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Ayia Napa

The famous tourist resort, with its golden beaches and positive vibes is a mosaic of flavours, music and cultural references that are a testimony to its long and rich history and traditions.


Ayia Napa means Holy Forest and the name of the area came from the icon of Panayia tis Napis (Virgin Mary of Napis) found in its medieval monastery. The image was found hidden in a cave and is supposed to have been placed there to be saved during the Iconoclasm. The first signs of human life in the area date back to the Hellenistic and Roman periods. In modern times, the first inhabitants of Ayia Napa arrived at the end of the 17th century from Thessaloniki, in order to escape the plague epidemic that struck their city. In the following centuries and until modern years, Ayia Napa was a picturesque fishing village with few inhabitants. The Turkish invasion in 1974 and the occupation of Famagusta, which was the first and foremost tourist resort of the island, changed the given. Investments eventually returned to Ayia Napa and from 1980 onwards, its massive and rapid tourist development began.

Ayia Napa Monastery


International Festival: It takes place every year during the last week of September, in the square around the historic Monastery and is the most popular event in Ayia Napa. The aim of its festive events is to highlight the historical, cultural and agricultural traditions of the region through theatrical performances, concerts, traditional dances, painting exhibitions and photographs as well as products and delicacies. Kiosks are also set up and displays showcase traditional folk art, such as wood carving, silversmithing, glazing, silk weaving, leather goods, basket weaving, pottery, etc.

Medieval Festival: One of the biggest medieval festivals in the Mediterranean, the Medieval Festival takes place in Ayia Napa every year. It starts on the second Saturday in October and lasts for eight days within a fairytale atmosphere, with shows, stilt walkers and artists dressed in medieval costumes, bands and dancers from all over Europe. Truly amazing!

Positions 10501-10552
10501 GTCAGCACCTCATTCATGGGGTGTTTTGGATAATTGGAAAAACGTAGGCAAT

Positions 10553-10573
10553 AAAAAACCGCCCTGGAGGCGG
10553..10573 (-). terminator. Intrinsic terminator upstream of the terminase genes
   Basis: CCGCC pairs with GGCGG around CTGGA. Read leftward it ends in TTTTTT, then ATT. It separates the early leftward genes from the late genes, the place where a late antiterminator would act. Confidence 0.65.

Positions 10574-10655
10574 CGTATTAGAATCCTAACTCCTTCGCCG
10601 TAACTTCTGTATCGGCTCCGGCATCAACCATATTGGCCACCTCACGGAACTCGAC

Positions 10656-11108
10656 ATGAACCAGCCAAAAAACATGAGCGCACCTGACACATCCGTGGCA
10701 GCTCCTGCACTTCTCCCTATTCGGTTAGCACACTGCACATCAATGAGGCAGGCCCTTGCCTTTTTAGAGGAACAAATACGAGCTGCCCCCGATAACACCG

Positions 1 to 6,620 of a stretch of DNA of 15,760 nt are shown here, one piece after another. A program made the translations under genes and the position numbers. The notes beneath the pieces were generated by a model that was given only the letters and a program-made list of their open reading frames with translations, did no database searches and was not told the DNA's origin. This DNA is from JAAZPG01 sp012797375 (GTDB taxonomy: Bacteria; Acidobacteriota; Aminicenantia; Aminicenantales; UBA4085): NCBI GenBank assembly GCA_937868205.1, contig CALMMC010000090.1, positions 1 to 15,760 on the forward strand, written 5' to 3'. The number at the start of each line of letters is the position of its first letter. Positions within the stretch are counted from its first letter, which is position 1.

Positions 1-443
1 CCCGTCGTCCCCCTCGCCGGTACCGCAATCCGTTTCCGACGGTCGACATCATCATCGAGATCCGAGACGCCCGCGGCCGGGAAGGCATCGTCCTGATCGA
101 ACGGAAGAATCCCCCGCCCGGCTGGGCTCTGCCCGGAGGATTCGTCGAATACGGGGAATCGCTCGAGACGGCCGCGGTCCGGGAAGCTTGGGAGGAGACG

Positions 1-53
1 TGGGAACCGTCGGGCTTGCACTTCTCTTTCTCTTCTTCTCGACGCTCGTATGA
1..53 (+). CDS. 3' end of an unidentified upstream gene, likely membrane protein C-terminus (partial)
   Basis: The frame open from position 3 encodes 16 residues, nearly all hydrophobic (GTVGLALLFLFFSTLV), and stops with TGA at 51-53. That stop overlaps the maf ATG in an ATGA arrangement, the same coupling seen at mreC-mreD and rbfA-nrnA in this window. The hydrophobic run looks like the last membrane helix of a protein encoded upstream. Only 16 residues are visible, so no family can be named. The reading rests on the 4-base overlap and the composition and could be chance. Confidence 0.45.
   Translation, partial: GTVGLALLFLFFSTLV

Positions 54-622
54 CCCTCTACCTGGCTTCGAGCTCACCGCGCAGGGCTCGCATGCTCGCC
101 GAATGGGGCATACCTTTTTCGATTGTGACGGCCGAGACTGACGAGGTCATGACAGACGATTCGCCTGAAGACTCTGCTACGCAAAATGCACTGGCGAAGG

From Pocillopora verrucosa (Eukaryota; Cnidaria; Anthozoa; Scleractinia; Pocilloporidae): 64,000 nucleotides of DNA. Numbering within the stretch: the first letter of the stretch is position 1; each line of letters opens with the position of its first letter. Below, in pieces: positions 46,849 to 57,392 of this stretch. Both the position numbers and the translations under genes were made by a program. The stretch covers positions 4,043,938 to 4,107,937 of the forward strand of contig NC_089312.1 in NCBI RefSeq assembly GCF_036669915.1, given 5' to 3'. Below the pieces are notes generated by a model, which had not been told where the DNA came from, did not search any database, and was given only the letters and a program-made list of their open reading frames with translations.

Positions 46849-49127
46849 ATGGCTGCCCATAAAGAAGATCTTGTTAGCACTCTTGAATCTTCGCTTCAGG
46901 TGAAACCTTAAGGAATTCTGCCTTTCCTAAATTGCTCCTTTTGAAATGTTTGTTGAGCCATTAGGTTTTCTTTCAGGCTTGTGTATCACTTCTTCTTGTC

Kataklysmos (The Floods): It is the feast of Pentecost for the Orthodox Church and is always celebrated 50 days after Easter.

Sculpture Symposium: Artists from all over the world come to the Sculpture Park of Ayia Napa to create their sculptures which enrich the existing collection.

Summer Cultural: Pentagram Music-dance performances, tributes, exhibitions and arts and crafts are organised on a weekly basis. (May-September).

Analambes: Every Friday Cypriot tradition is revived in the neighbourhoods of Ayia Napa, with the established “Analambes”. (May-September).

Cultural Winter/ Winter: Walks Musical, dance and theatrical performances that draw their themes from Cypriot tradition. (November-May).

Easter Events: On the evening of Good Friday, the procession of the Epitaph takes place in the streets of the city, while on the evening of Holy Saturday, before the Resurrection Liturgy, a large fire (Lambratzia) is lit in the churchyard to burn a statue of Judas. On Easter Sunday and Monday, various festive events are organised by the Municipality, in the central Square.

Medieval Festival


Despite residential development, there are still agricultural areas that grow mainly potatoes and early vegetables such as cucumbers and tomatoes.


  • See the first sunrise and sunset of Europe from Cape Greco. The experience is enchanting.
  • Walk on the beautiful sidewalks by the sea.
  • One of the ‘instagramable’ places of Ayia Napa is the Sculpture Park at sunset.
  • Visit the new hot spot of the Mediterranean, the Ayia Napa Marina and its amazing restaurants.
  • Take a walk at the Ayia Napa harbour at night. The spectacle is enchanting.
  • Enjoy Cypriot dishes, fresh fish and international flavours in the hundreds of restaurants in the area.
  • Swim at Nissi Beach, Europe’s 4th best beach according to Trip Advisor.
  • Go to the Medieval Festival on the second Saturday in October and live a fairy-tale experience you will remember.